‘The Politician’ Can Be Inconsistent, But It’s Very Entertaining

© Netflix
© Netflix

I have been singing the song of Ben Platt ever since I saw him on Broadway in his Tony/Grammy/Emmy-winning role in Dear Evan Hansen. His remarkable performance in that show was an acting showcase few his age are capable of. I’ve been hoping those with the money and power to make the big decisions in Hollywood and beyond would see his insane talent and that he would break through in a way theatre actors have trouble doing. Every time I’ve seen Lucas Hedges pop up in a prestige picture since then, I couldn’t help but think, ‘surely, Hollywood could do better than that.’

Platt’s first post-Evan starring role comes as a gamble for not only himself but series creator Ryan Murphy. This is Murphy’s first project for Netflix, a deal recently closed, which would break the showrunner’s well-established relationship with cable network FX, where he’s produced multiple Emmy-nominated (and winning) programs. It’s the jumping-off point of a deal that would pay the series creator a whopping $500 million.

The Politician is a show I’ve watched twice already. I think I like it. Maybe I love it. But I definitely can’t stop thinking about what it’s trying to do on a more significant level. And I’m ready for round three.

Payton Hobart (Platt) is a wildly ambitious and possibly sociopathic high school student in a massive, beautiful high school in Santa Barbara. Payton is running for Student Body President, and this is the first step in a series of fights he’ll have to win if he wants to achieve his ultimate goal – to become President of the United States.

This seems like it’s very much in Ryan Murphy’s wheelhouse. After establishing his space in the television landscape with shows like Nip/Tuck, Glee, and American Horror Story, The Politician can’t help but feel like several different Murphy projects melded together. It’s got the biting, sardonic wit of a Scream Queens, the teen-drama thing Glee has going on, and the glorious Jessica Lange scenery-chewing we have in American Horror Story. In the beginning, it’s all very irreverent and fun, and then when the show decides to become emotionally sincere, it can be devastating. The tonal shifts can be so jarring and this can make the story feel inconsistent. But if you’re paying attention, there are good reasons why the narrative is crafted this way.

Platt brings as much to the role of Payton as he did onstage to Evan, and yet this character feels like a total departure for him, as the viewer is never sure if Payton is genuine in the moments he outwardly displays emotion. We’re second-guessing him constantly and yet this doesn’t stop us from connecting with him. It’s made clear from the first scene that Payton’s ambition could possibly be linked to some kind of personality disorder that he should maybe address with a psychiatrist. But that would take precious time away from achieving his goals. Even when Payton lets his guard down in a way that feels safe to him, it’s clear he’s not seeing the big picture and isn’t comprehending the more significant elements at play that define his character.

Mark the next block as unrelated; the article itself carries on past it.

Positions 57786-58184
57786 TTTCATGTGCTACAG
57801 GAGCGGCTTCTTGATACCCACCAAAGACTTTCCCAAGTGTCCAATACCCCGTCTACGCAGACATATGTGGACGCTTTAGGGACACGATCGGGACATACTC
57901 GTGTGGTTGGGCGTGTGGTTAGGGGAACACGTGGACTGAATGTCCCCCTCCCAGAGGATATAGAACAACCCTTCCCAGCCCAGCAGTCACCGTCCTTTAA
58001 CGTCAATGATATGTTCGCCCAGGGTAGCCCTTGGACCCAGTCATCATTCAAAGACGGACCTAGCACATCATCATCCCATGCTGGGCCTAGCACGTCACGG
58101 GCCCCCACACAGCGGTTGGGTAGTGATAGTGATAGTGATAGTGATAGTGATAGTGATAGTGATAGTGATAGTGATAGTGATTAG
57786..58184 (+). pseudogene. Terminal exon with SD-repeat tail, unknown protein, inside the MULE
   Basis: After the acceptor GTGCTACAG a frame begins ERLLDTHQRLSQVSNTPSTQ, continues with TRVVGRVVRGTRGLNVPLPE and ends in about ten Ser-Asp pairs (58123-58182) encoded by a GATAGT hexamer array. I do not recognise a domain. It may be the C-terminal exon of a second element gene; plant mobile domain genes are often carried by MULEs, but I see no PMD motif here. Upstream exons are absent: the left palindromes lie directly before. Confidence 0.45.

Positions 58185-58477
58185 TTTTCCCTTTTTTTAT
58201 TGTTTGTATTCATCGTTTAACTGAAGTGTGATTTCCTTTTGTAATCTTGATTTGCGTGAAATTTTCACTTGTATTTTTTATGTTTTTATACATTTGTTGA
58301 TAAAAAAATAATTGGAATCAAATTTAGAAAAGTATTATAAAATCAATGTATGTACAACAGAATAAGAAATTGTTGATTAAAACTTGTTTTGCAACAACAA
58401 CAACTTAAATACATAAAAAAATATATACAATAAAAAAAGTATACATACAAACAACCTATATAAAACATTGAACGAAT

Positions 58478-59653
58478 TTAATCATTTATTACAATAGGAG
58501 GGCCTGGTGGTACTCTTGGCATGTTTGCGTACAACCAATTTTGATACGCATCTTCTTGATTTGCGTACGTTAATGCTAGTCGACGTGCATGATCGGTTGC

Platt’s outstanding performance is constantly adding more to what’s on the page. This is already a very gripping character study, and future seasons of the show will follow Payton as he is running future campaigns. There are so many places this character could go, and I’m all in for it. We see growth from Payton, but we absolutely don’t see him reaching enlightenment. At the end of this season, he’s been knocked down, and he’s evolved, but his eye is again on the prize, and this time, he doesn’t care who he has to hurt to get there. And yet, Payton never does anything that is beyond redemption. It will be exciting to see where his story goes moving forward. And we get to hear him sing here, so that’s a plus.

pol1
© Netflix

Even though I could talk about Platt’s performance all day, I will acknowledge there are other people in this show doing some good work. First, we have Gwyneth Paltrow playing Payton’s adoptive mother, Georgina. She’s the essential Ryan Murphy leading lady – an impeccably dressed wealthy woman with secrets. She’s married to Keaton (Bob Balaban) and has two muscular and dim-witted sons of her own, neither of whom she likes very much. But her own secrets and indiscretions threaten to ruin everything around her! This seems like it’s written as a one-season role, but it would be great to see Paltrow pop up in future seasons. She’s having more fun than she’s had onscreen in years.